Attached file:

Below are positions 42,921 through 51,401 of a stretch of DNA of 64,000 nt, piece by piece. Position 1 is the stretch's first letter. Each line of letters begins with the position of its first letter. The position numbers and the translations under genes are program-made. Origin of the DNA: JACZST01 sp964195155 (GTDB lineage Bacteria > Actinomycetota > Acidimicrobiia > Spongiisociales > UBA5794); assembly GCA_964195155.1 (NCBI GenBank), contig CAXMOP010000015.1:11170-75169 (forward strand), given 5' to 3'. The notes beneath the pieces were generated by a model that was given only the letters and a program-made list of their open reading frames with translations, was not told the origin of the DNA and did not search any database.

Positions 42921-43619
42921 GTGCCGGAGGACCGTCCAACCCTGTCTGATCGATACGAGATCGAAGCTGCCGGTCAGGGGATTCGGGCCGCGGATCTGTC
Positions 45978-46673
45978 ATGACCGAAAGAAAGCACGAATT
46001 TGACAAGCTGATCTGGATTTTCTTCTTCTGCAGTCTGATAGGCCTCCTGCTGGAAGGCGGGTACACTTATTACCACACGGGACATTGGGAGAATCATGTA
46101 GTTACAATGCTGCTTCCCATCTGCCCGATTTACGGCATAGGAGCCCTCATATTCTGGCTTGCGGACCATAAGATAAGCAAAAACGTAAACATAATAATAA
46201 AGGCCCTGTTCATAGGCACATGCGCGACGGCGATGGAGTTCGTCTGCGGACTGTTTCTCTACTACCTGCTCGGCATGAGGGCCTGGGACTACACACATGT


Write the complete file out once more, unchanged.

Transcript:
Below are positions 42,921 through 51,401 of a stretch of DNA of 64,000 nt, piece by piece. Position 1 is the stretch's first letter. Each line of letters begins with the position of its first letter. The position numbers and the translations under genes are program-made. Origin of the DNA: JACZST01 sp964195155 (GTDB lineage Bacteria > Actinomycetota > Acidimicrobiia > Spongiisociales > UBA5794); assembly GCA_964195155.1 (NCBI GenBank), contig CAXMOP010000015.1:11170-75169 (forward strand), given 5' to 3'. The notes beneath the pieces were generated by a model that was given only the letters and a program-made list of their open reading frames with translations, was not told the origin of the DNA and did not search any database.

Positions 42921-43619
42921 GTGCCGGAGGACCGTCCAACCCTGTCTGATCGATACGAGATCGAAGCTGCCGGTCAGGGGATTCGGGCCGCGGATCTGTC
Positions 45978-46673
45978 ATGACCGAAAGAAAGCACGAATT
46001 TGACAAGCTGATCTGGATTTTCTTCTTCTGCAGTCTGATAGGCCTCCTGCTGGAAGGCGGGTACACTTATTACCACACGGGACATTGGGAGAATCATGTA
46101 GTTACAATGCTGCTTCCCATCTGCCCGATTTACGGCATAGGAGCCCTCATATTCTGGCTTGCGGACCATAAGATAAGCAAAAACGTAAACATAATAATAA
46201 AGGCCCTGTTCATAGGCACATGCGCGACGGCGATGGAGTTCGTCTGCGGACTGTTTCTCTACTACCTGCTCGGCATGAGGGCCTGGGACTACACACATGT